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Kalaburagi Tourism

Kalaburagi, also known as Gulbarga, is the major city located in North Karnataka. Gulbarga in Urdu means city of flowers and gardens. Later it was renamed as Kalaburagi (Kannada) where Kal- means stone in Kannada and buragi- means Fort.

Earlier, it was a part of the state of Hyderabad but then became a part of the newly formed state of Mysore, which also known as Karnataka now, through the State Reorganization Act in 1956. The district lies in the valley of River Bhima and River Krishna also flows through the city. Moreover, Kalaburagi is fast developing city and comes under Gulbarga Metropolitan Area.

The city’s vibrant heritage and culture can be seen through its architecture and art. Kalaburagi is famous all across the country for its enormous forts and other places of historical and religious importance. It seems as if all the dynasties and rulers who have ever ruled this city have left a mark of their existence.

Gulbarga Fort


The fort is located in Kalaburagi city which was earlier also known as Gulbarga. It was originally constructed by Raja Gulchand of the Warangal Kakatiyasbut was later fortified in to West Asian and Europian architecture in 1347 by Al-ud-din hasan Bahmani of the Bahmani Dynasty, it is significantly spread enormously and has a number of other Islamic monuments, mosques, tombs and palaces within itself.

Jama Masjid

The Jama Masjid is located within the fort and was built in 1367 to memorialize Kalaburagi city as the capital of the Bahmani Dynasty. The masjid is one of the first mosques to be constructed in South India. Built in Persian Architectural Syle, the masjid is enclosed with elegant domes and beautiful carvings, making it only one of its kind all over India.

Tomb of Khaja Bande Nawaz

Religious places in Kaluburagi

This is the tomb of the Sufi Saint Syed Mohammad Gesu Daraz, also known as Kwaja Bande Nawaz. The tomb is built in Indo-Saracenic style, with painting and carvings on the walls and ceilings of the Darga, all influenced by the Bahmani culture. One can understand that the architecture are also influenced by the Turkish and Irani style as well. A fair is held in November every year, which captivates religious travelers, devotees and communities.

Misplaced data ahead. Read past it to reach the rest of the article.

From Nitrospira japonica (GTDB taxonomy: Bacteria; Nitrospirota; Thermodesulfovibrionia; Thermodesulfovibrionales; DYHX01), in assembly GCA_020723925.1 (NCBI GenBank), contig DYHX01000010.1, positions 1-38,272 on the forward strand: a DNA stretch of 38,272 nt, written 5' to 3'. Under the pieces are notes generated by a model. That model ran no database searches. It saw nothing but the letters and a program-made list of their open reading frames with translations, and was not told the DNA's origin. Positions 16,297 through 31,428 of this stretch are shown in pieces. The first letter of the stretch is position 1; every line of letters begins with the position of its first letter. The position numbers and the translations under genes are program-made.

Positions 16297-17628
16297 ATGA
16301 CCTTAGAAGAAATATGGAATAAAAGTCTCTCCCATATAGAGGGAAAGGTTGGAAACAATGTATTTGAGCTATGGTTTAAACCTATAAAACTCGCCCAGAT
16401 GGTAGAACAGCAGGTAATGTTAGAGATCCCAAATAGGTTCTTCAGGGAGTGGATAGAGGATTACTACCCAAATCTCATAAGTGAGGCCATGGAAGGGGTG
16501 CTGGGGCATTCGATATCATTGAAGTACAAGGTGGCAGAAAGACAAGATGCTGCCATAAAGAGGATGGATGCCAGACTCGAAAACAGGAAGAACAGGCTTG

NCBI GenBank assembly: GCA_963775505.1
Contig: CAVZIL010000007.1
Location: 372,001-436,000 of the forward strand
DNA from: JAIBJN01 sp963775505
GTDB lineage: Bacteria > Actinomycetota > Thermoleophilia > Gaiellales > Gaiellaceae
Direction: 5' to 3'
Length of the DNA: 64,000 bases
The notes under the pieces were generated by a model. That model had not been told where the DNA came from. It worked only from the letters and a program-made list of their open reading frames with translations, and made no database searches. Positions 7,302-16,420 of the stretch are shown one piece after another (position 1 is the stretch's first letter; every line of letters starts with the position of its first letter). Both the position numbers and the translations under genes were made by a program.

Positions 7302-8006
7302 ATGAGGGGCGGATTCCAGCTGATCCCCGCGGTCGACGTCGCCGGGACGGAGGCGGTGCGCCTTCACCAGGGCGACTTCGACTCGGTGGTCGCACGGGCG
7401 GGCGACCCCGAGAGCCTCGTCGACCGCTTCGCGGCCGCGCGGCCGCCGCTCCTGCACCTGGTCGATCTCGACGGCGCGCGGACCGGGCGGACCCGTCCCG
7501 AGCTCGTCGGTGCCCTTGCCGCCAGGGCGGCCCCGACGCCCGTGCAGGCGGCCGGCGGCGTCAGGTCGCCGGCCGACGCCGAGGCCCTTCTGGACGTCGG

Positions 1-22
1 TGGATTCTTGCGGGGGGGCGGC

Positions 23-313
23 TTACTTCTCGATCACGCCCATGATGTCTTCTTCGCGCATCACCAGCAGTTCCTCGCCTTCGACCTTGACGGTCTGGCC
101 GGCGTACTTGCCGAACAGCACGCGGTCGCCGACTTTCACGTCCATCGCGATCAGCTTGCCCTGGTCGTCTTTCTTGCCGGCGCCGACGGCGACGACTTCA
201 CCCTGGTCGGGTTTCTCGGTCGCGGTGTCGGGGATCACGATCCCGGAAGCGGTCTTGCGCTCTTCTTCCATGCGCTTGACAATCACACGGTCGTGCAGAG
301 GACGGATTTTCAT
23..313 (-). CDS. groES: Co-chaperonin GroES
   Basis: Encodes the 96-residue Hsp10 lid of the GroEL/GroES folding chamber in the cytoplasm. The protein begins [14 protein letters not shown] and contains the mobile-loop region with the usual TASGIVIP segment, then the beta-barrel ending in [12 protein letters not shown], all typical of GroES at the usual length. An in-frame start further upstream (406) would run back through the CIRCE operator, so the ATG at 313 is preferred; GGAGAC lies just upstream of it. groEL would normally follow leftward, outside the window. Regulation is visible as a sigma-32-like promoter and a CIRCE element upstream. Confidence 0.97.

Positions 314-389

Sharana Basaveshwara Temple

The temple is a shrine constructed in memorial of an esteemed Hindu teacher and philosopher, Shri Sharana Basaveshwar. He was known for his philosophies of Dasoha (giving is earning) and Kayaka (an advancement of the Karma doctrine).

The temple is the destination of the historic car festival, which is attended by people from all around the world, keeping aside all communal lines. On this occasion which is held once in a year, the Prasada Battala (silver plate used by the saint) is displayed to the devotees. This car festival is celebrated with great enthusiasm and devotion every year.

Other places of Attractions in Kalaburagi

The city has been a part of the Delhi sultanate for a really long period of time and thus, the influence of Islamic culture can be noted specifically. Kalaburagi has the largest collection of Islamic art. The tomb of Sufi saint Syed Shah Qhabulullah Husayni has an engraved domed ceiling and the walls of the tomb are carved out in mesmerising paintings and intricate patterns of geometric shapes. Since no images of living beings were allowed inside the tomb, so the artists indulged his creativity in imagining and developing new designs for religious texts and improvising and adding further delicacy to the floral and geometric designs inside the tomb.

The decline of the Bahmani Dynasty did not dim Karnataka’s glory. High patronage was witnessed during the reign of Barid Shahi and Adil Shahi which helped in maintaining the beauty and encouraging Islamic art. By the end of the fourteenth century, the art and patronage were documented all around the country which later showcased distinguished cultures that have been a part of the country for centuries. Such documentations prove that India has one of the finest arts of Islamic Culture which exists still today.

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